Be anonymous on wireless networks: Change your MAC!

posted on August 8th, 2006

Today we’ve got a simple tutorial about how to be more anonymous when connecting to a wireless network. Your wireless card has an unique number: The MAC address. When you connect to a wireless network, this number will show up in a so called ‘DHCP clients Table’ in the router’s configuration menu. This means that the system administrator can easily check who’s connected to the network.If he sees an unknown MAC address, the only thing he has to do is find the computer using that laptop. When the numbers match your cought.

There’s only one flaw in this system: You can change the number to any number you want. We are going to use back|track for this. Check out our wep cracking guide for more information about back|track and it’s installation. After doing that, boot it up and open a terminal window. IMPORTANT: Don’t connect to the network!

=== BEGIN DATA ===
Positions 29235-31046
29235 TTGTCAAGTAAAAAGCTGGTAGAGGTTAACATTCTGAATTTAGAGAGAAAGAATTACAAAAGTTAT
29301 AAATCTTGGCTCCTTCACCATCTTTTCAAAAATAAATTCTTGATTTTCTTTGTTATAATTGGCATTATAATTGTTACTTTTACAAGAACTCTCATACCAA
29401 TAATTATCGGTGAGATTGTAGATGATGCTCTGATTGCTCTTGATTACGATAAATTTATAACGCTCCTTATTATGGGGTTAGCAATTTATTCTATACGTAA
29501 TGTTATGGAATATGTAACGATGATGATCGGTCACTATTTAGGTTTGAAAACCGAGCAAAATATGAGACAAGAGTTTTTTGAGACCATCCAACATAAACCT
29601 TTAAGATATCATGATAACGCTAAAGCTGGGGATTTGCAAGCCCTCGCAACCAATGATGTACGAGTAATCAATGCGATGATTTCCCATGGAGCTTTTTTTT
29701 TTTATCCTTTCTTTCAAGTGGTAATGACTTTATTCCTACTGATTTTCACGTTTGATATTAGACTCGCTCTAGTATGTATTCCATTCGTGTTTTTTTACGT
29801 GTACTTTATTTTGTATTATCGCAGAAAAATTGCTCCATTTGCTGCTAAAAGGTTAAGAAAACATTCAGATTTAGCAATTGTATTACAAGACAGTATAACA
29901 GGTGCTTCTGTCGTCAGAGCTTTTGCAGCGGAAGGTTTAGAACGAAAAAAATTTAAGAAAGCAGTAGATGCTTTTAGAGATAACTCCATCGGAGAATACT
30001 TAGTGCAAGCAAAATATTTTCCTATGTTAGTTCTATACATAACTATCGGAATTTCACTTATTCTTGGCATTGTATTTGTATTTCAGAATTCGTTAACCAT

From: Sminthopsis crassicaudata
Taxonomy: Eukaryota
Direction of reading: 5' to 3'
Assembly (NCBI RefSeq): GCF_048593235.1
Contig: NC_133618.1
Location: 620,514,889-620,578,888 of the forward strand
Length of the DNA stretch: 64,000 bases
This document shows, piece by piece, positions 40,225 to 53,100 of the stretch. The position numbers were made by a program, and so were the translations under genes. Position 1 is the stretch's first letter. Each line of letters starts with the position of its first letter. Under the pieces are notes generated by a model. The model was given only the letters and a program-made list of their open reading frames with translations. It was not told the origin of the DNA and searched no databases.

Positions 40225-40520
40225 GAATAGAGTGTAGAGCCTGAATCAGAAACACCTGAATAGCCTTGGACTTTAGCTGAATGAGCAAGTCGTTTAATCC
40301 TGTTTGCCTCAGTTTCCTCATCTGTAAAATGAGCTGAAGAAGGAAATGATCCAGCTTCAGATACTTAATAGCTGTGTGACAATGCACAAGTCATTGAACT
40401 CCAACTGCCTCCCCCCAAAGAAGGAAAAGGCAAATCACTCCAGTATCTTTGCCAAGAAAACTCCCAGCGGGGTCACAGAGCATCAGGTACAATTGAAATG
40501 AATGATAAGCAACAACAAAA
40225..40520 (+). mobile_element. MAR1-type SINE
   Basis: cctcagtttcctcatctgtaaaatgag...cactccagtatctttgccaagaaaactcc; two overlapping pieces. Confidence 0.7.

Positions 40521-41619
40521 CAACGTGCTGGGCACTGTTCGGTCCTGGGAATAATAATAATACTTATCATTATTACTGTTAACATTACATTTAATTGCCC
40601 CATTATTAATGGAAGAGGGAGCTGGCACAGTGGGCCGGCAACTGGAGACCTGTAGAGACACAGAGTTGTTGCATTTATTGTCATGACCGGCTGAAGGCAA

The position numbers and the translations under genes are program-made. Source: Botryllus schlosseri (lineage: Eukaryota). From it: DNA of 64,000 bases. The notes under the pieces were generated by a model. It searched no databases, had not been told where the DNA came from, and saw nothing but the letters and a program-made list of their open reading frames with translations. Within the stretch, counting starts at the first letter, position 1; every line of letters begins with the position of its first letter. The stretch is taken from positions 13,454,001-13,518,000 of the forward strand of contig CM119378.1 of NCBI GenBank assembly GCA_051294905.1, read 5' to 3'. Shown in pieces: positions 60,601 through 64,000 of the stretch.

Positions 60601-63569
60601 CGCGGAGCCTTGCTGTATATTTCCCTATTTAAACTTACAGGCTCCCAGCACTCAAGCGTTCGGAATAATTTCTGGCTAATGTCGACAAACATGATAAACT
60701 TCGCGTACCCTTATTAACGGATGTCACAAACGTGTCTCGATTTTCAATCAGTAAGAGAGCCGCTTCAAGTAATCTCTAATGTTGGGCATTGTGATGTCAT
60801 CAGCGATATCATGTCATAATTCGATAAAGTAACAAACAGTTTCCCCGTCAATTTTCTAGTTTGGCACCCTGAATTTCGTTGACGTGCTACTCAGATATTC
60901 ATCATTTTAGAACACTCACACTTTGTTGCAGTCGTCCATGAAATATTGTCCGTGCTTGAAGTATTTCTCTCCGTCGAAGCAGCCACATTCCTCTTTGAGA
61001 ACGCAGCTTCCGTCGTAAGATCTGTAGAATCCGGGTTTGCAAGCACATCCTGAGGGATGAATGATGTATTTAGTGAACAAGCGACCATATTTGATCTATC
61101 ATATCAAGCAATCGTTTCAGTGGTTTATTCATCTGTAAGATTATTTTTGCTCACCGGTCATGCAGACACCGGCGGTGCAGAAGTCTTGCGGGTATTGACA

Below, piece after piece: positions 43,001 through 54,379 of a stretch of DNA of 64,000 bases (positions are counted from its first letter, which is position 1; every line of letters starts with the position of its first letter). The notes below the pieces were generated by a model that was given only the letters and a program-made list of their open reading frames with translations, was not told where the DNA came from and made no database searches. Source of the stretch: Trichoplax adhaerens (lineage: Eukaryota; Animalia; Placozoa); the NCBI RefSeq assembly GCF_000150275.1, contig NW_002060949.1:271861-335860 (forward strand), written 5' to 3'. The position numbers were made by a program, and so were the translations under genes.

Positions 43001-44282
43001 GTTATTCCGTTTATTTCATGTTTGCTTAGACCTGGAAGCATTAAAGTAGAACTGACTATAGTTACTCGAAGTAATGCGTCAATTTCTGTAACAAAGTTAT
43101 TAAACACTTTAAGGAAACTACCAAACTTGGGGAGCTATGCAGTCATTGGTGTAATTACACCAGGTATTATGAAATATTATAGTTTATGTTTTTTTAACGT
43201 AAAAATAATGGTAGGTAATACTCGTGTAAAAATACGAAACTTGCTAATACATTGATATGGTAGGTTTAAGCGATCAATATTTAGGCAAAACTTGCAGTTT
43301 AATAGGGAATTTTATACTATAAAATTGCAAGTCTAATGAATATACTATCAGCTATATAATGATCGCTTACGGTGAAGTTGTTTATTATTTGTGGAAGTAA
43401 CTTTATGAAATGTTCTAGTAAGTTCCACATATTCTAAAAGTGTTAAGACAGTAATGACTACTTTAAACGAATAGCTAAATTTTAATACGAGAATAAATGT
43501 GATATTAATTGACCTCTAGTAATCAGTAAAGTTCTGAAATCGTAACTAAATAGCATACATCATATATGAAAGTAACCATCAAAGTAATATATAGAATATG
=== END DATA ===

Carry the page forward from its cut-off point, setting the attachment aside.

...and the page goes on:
1. In the terminal, type ‘iwconfig’ without quotes and look which wireless interface you want to use. I’m going to use eth0.

2. In the same terminal, type ‘ifconfig [interface] down’. Don’t type the [ and ], just replace that with your interface’s address (in my case eth0)

3. Now we are going to change the MAC address with ‘macchanger’. Macchanger allows you to change the address to something you want (eg. 11:22:33:44:55:66) or to an address that’s possible in the real world. The first option is the funniest, but will look suspisious. That’s why it’s best to use a number from a known vendor. To do this, simply type ‘macchanger -A [interface]’. But if you really want to you can also set the number by yourself. Do this by typing ‘macchanger -m XX:XX:XX:XX:XX:XX [interface]’, replace the X’s with numbers. Last but not least you can also set a fully random mac by typing ‘macchanger -r [interface]’

4. After you did that you can connect to the wireless network and when someone asks you if it’s you on the network, just show him/her the MAC printed on you wireless card.

UPDATE: Of course it’s also possible to change your password in windows (download the program by clicking here)

One comment:

  1. B-Con said on September 18th, 2006 at 7:10 pm :

    Nice tutorial.

    I believe the last line is supposed to read “it’s also possible to change your *mac address* in windows” — at the moment it reads “password”.

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